Building “Charming” Developments

One of the foremost lessons of Sun Tzu in The Art of War is that a good general does not seek to fight and always looks for an alternative, particularly a back door. The Government of Taiwan especially embraced this strategy when they started ‘encouraging’ investment in Mainland China, and indeed they subsidized almost all the losses that occurred to their industry’s Mainland subsidiaries in the 1970’s and 1980’s. The theory was that the Communist Government could not survive if the country opened up to foreign business, foreign thought, foreign requirements. Oopsies – the Mainland Chinese read the same book – fast forward 40-50 years and they are (and have been) pouring tons of money into deals with Foxconn who is owned by a Taiwanese, Terry Gou, who is now, as Nikkei put it on April 30th/19, “making a bid for the presidency (of Taiwan)” (no mention about the sea goddess, Mazu, whom Mr. Gou credits with telling him to run). And, by the by, over the years they have also been an old friend supporter of Li Ka-shing of CK Hutchison Holdings in Hong Kong, too. Just saying!

On another note, according to SCMP of May 2/19, China’s population will peak in 2023, not 2028 according to the ‘official estimate’ – gee, official estimates are wrong, who knew? The report states that, and I quote, “a major driver in the falling birth rate was the decline in the number of women of childbearing age”. It then goes on to state that childbearing age is “between 15 and 49”. Complete Intelligence and Global Demographics co-authored the report but it does not appear that they made any conclusions as to effects – I guess that they are leaving this to the same officials who are still sticking by 2028. One conclusion, I guess, is that it’s going to take longer to get a beer in the KTV as there will be fewer staff and the staff will be older (and slower). Just saying!

A very unhappy event last week – SCMP reported on May 1st/19 the collapse of JC Group of Hangzhou, a high profile company that was engaged in building “charming” developments. Its leader and many other senior executives are now detained on suspicion of “illegal fundraising”, but, as one investor put it – how could they be fundraising illegally when so many party groups supported it and, if they were, how come they had this support. To say that this investor, who apparently did his due diligence, is about to lose most (if not all) of his stake (as will everyone else) is a sad commentary of how sure a ‘sure bet’ is in China. Just saying sadly.

On a different ‘higher’ (sic) note, an evaluation by King’s College London found a high incidence of cocaine in some rural wetlands, as published last week. Who knew? And, closer to (my) home, the booming metropolis of Halifax, Nova Scotia, Canada (estimated 2019 population by WorldPop of 411,000), has signed a contract to purchase an armoured vehicle with 8 gunports. I guess they are expecting an invasion of radioactive crabs and lobsters. Or maybe they are going to offer scenic rides of the city, like they do in a tank at the Ice Festival in Harbin? No word yet as to whether they have considered the damage that will be done to the roads – maybe they hope to use the machine to rip up the asphalt and get down to the cobblestones beneath, instead of just waiting for the potholes to join up.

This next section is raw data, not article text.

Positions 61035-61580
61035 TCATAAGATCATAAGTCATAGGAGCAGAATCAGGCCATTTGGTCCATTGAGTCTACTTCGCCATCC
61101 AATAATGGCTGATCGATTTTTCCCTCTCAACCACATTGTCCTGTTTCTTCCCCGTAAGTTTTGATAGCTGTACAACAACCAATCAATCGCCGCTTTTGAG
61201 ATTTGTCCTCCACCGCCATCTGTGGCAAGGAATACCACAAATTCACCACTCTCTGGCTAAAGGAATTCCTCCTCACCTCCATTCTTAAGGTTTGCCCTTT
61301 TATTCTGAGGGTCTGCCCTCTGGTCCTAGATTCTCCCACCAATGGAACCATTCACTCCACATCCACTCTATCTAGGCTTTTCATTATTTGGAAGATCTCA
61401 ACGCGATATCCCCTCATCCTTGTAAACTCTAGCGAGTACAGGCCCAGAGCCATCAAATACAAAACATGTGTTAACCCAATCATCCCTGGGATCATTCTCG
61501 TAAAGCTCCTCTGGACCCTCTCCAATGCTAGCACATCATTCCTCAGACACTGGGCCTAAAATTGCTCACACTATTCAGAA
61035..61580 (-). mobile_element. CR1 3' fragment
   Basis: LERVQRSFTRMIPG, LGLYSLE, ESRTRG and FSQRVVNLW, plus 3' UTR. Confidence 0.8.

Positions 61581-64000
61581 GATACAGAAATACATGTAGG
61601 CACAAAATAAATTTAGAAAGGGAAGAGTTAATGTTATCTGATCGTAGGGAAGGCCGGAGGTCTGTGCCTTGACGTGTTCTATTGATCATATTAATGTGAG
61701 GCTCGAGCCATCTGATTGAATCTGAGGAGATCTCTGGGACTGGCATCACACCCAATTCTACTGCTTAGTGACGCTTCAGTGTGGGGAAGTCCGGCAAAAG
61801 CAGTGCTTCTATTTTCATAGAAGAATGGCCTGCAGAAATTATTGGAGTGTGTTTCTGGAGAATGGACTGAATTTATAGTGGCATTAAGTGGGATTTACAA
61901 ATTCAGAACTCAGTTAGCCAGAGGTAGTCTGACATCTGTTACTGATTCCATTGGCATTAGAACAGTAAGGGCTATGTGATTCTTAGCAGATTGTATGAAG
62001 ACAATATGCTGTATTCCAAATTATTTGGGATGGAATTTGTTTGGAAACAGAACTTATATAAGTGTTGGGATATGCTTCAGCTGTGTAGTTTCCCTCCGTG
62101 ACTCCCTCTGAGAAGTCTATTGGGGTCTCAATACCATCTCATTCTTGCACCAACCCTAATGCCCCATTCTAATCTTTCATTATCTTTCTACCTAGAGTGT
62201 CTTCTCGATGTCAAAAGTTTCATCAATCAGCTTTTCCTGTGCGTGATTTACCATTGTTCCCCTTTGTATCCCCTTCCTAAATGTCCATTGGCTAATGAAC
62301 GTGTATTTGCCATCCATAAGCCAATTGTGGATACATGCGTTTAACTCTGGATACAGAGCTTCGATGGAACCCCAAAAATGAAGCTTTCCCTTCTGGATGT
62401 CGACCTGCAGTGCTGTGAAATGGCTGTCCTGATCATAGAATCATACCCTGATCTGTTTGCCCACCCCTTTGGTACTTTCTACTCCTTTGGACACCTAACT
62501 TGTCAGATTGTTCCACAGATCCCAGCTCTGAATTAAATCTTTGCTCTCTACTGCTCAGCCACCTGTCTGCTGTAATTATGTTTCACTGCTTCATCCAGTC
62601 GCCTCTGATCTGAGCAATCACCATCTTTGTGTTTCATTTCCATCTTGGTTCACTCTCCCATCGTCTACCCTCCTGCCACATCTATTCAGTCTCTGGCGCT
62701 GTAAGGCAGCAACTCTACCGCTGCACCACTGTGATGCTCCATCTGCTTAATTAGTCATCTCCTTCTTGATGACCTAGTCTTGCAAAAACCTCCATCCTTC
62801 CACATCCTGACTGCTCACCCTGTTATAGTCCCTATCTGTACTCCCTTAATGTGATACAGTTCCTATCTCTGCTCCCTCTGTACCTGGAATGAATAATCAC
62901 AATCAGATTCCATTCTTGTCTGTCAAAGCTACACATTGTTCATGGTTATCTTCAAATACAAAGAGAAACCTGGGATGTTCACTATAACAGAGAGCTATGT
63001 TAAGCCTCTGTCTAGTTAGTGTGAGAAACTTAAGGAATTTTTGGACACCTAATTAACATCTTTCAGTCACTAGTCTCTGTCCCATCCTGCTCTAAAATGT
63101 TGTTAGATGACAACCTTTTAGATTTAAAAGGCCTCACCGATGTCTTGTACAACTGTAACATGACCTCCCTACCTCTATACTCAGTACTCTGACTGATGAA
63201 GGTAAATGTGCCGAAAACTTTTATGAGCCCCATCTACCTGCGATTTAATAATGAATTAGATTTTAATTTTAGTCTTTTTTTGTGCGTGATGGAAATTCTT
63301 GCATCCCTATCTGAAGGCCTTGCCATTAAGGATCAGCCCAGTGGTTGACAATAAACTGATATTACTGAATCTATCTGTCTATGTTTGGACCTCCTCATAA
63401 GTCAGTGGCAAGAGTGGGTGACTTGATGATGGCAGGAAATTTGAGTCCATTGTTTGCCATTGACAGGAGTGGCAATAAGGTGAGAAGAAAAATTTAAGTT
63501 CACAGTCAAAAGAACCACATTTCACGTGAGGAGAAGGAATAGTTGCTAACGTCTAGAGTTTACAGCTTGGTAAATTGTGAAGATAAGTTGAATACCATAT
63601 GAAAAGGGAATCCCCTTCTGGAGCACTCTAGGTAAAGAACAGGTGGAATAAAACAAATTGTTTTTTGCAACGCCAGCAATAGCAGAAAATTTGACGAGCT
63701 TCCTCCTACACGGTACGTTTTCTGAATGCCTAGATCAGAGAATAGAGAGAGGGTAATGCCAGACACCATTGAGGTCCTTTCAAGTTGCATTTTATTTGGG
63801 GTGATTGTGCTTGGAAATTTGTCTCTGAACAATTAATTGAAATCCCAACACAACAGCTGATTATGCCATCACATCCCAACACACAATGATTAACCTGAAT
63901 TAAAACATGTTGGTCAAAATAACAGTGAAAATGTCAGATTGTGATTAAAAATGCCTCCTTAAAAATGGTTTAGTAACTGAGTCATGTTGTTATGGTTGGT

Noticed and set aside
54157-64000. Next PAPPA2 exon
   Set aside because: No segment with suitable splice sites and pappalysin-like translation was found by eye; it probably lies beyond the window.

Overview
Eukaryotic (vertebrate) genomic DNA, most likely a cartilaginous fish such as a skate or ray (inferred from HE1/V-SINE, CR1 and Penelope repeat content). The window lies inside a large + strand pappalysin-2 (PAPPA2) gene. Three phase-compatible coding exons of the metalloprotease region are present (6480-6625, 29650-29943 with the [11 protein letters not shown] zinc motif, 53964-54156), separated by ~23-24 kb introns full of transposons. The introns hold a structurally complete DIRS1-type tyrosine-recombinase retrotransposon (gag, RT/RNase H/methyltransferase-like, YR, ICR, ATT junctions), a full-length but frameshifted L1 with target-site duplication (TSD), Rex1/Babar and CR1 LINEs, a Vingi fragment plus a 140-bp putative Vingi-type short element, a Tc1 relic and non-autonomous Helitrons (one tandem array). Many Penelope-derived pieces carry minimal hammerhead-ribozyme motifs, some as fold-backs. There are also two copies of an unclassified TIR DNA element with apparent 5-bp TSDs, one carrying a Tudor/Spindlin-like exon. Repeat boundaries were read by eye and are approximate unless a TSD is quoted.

Hong Kong, as everyone knows who reads this column, has been having a love/hate relationship with tour groups from Mainland China ie. love the money but hate the people (oops, I mean crowds – my bad). Anyway, recent reports (SCMP May 3, among others) show that GDP for the first quarter grew just ½ of 1% and that retail sales fell 1.2%. Holy moly, treat people like crap and then wonder why they don’t come back and why their friends don’t come at all – nothing like snatching defeat from the jaws of victory.

China has apparently blocked two Canadian pork exporters from Quebec over ‘concerns’ – according to Canadian politicians, it’s a “labelling” issue…glad those officials in China have time to worry about labels when an estimated 30% of their 40+ million hogs are either dead or expected to die from this “pork Ebola”. One thing for sure, it is not going to be these same officials who are going to be stuck disposing of the carcasses. And this mess has already spread beyond China’s borders. The Year of the Pig is certainly going to be memorable. Looks like Omnipork’s (etc.) fake pork products are going to be more popular than DT’s fake news. Just saying.

Finally, there has been a lot of talk about Xi Jinping’s Road and Belt Initiative ie. the new Silk Road. Frankly, in my opinion, the idea is masterful on so many levels that it’s truly awe-inspiring. It promotes China; it promotes Chinese technology; it promotes Chinese industry; it promotes Chinese labour; and it does so presumably at a profit. But, cutting through all the hype, one thing that it will not do, at least for the foreseeable future, is promote the use of the RMB. All the deals contracted for so far (about US$630 billion) have been negotiated and signed for in US dollars. And, as I reported previously, China is running out of dollars. David Lubin, an economist at Citibank stated it very clearly, “(as) China lacks an infinite supply of dollars, it therefore lacks an infinite capacity to meet its goals (vis-à-vis Belt and Road)”, not that all those goals have been ever clearly stated, much less delineated. Just saying.

Have a good week.


LJ Capundag

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